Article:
As an alternative, Graham championed Republican Dwight D. Eisenhower, whom he personally recruited to run. Publicly, the preacher claimed not to take sides in the 1952 presidential race, but behind the scenes, he offered spiritual advice at Eisenhower’s campaign headquarters and suggested scripture for his stump speeches.
In his own appearances that year, Graham embraced Republican slogans as his own and all but endorsed Eisenhower. “The Korean War is being fought,” he told a Houston congregation, “because the nation’s leaders blundered on foreign policy in the Far East.” He called Truman “cowardly” for not following the advice of Gen. Douglas MacArthur and pursuing “this half-hearted war” rather than unleashing the full might of the military.
On domestic issues, meanwhile, Graham warned that “communists and left-wingers” posed a danger to the nation and suggested that there might be “a fifth column in our midst.”
With Graham at his side, Eisenhower won in a landslide.
Graham and Eisenhower worked together over the next eight years, blending piety and patriotism in remarkable new ways. The preacher served as a constant source of support for the president, offering prayers at Eisenhower’s inauguration and at other events, such as the national prayer breakfasts they initiated in 1953.
In these years, Graham became closely associated with the Republican administration, especially Vice President Richard Nixon. Graham supported Nixon in his 1960 campaign against the Catholic John F. Kennedy, who Graham believed would be beholden to the pope. Nixon narrowly lost that time, but Graham redoubled his efforts when his friend ran again in 1968 and helped carry him to victory.
With Nixon in power, Graham stepped up his involvement again. A constant presence and trusted adviser, the minister became, in the words of biographer Marshall Frady, “something like an extra officer of Nixon’s Cabinet, the administration’s own Pastor-without-Portfolio.” Others were more critical of Graham’s willingness to mingle politics and religion. The Rev. Will Campbell denounced Graham as “a false court prophet who tells Nixon and the Pentagon what they want to hear,” while journalist I.F. Stone dismissed him as a “smoother Rasputin.”
In the end, Graham would regret his close association with Nixon. When the president fell from grace, he took some of Graham’s public prestige with him. The same Oval Office recordings that revealed the crimes of Watergate also exposed anti-Semitic remarks from Graham. Seeking to recover his standing, the preacher swore off political intrigue and finally removed himself from the inner circles of power.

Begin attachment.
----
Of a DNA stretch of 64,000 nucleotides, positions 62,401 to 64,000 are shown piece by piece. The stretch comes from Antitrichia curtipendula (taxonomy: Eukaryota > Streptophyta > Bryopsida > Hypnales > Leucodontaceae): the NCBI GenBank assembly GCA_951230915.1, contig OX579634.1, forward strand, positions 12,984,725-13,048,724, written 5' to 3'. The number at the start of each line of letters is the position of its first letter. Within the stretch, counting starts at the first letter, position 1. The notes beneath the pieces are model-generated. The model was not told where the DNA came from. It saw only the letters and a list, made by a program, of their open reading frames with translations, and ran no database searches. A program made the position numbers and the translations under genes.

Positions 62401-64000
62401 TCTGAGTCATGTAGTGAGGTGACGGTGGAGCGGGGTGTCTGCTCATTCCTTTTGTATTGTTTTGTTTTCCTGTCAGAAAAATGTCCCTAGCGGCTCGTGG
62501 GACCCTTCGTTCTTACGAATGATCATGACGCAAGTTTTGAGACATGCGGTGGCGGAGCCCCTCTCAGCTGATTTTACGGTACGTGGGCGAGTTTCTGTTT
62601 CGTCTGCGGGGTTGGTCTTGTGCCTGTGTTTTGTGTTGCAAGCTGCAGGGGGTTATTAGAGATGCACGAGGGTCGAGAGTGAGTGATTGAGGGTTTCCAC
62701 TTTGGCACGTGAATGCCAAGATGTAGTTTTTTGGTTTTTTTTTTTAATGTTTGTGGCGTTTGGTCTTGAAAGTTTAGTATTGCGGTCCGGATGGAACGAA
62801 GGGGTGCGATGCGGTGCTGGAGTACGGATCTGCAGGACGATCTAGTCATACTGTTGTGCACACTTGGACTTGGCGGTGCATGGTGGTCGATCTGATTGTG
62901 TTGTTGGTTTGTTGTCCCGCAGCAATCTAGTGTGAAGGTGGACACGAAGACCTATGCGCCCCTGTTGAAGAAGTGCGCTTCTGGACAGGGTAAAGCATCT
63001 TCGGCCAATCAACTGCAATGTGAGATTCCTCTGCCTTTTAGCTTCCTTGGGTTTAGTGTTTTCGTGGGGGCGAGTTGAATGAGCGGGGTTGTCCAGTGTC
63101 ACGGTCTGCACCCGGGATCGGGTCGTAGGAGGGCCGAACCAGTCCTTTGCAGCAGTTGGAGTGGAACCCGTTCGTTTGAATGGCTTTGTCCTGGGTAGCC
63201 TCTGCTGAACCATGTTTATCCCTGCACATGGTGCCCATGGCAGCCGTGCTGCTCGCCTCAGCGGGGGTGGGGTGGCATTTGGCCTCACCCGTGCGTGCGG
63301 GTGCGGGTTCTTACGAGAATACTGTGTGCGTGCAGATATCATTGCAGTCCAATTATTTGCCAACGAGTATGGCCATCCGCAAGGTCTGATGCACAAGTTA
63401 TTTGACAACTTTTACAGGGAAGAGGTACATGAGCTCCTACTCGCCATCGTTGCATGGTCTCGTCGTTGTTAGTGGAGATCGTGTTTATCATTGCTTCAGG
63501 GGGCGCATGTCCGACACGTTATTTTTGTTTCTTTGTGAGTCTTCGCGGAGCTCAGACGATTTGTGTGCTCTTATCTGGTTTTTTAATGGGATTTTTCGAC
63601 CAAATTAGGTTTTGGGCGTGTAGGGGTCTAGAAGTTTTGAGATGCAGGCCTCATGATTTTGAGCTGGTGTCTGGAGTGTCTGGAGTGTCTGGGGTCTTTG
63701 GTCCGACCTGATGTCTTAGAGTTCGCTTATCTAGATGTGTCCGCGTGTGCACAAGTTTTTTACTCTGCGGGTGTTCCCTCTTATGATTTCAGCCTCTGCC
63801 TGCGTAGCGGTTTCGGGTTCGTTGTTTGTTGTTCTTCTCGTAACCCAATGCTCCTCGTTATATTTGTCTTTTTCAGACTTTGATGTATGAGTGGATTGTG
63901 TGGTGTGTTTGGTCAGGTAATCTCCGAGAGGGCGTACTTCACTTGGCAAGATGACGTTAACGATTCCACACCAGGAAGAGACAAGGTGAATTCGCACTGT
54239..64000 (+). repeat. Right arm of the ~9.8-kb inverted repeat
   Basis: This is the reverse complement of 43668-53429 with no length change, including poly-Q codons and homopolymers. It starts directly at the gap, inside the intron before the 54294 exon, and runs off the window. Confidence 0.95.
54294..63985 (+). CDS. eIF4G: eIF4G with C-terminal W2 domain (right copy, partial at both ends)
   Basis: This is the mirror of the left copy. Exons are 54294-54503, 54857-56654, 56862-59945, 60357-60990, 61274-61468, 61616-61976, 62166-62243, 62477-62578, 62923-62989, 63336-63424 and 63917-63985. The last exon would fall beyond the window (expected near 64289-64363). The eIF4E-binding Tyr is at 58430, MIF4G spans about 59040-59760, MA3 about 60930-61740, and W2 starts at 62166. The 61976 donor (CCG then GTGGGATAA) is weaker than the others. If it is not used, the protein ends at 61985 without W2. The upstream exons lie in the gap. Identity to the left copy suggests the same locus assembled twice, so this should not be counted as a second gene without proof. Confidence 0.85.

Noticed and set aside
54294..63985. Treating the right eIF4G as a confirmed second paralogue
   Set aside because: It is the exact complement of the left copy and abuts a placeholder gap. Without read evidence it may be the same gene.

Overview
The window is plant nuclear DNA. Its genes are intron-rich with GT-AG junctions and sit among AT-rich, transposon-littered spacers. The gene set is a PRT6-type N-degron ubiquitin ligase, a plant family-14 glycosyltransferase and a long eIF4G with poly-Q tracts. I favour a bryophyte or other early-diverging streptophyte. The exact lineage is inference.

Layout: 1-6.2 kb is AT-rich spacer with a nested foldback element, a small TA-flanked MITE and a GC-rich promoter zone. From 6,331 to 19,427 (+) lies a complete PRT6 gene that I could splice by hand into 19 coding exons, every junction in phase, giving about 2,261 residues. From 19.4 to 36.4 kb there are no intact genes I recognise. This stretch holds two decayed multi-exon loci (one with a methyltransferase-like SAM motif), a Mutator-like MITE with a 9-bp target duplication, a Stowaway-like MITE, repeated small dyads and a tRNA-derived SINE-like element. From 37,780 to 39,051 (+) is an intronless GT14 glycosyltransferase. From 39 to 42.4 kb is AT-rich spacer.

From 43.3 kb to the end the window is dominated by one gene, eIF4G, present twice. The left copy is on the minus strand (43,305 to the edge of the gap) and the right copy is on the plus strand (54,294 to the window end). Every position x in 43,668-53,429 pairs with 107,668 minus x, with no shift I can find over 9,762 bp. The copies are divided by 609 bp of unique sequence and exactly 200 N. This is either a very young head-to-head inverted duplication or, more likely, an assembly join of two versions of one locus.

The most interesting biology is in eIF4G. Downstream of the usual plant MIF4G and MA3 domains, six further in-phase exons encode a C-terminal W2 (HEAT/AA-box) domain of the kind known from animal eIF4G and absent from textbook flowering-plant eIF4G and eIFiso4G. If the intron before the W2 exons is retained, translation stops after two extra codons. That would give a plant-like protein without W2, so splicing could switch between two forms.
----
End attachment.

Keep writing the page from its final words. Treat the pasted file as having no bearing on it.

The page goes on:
In remembering Graham, we must reckon with both halves of his career — the quarter-century he spent working as a shrewd political insider, and the slightly longer span he spent atoning for it.
While Graham did much to enshrine the politics of religious nationalism that came to define the modern era, he also came to regret it.
Famously, in 1979, he refused to join the Rev. Jerry Falwell’s Moral Majority. “Evangelists cannot be closely identified with any particular party or person,” he noted then. “We have to stand in the middle in order to preach to all people, right and left. I haven’t been faithful to my own advice in the past. I will be in the future.”
More than just rejecting partisanship, Graham also distanced himself from the larger politics of piety and patriotism. “I came close to identifying the American way of life with the kingdom of God,” he noted in a 1980 interview. “Then I realized that God had called me to a higher kingdom than America.”
As Graham started this second act of his public life — less involved in partisan politics, less concerned with the nation’s leaders and more focused on its citizens — he secured his place as “America’s pastor.” And now that his place in our political life lies vacant, those who would seek to fill his considerable void would be wise to remember the lessons he learned along the way.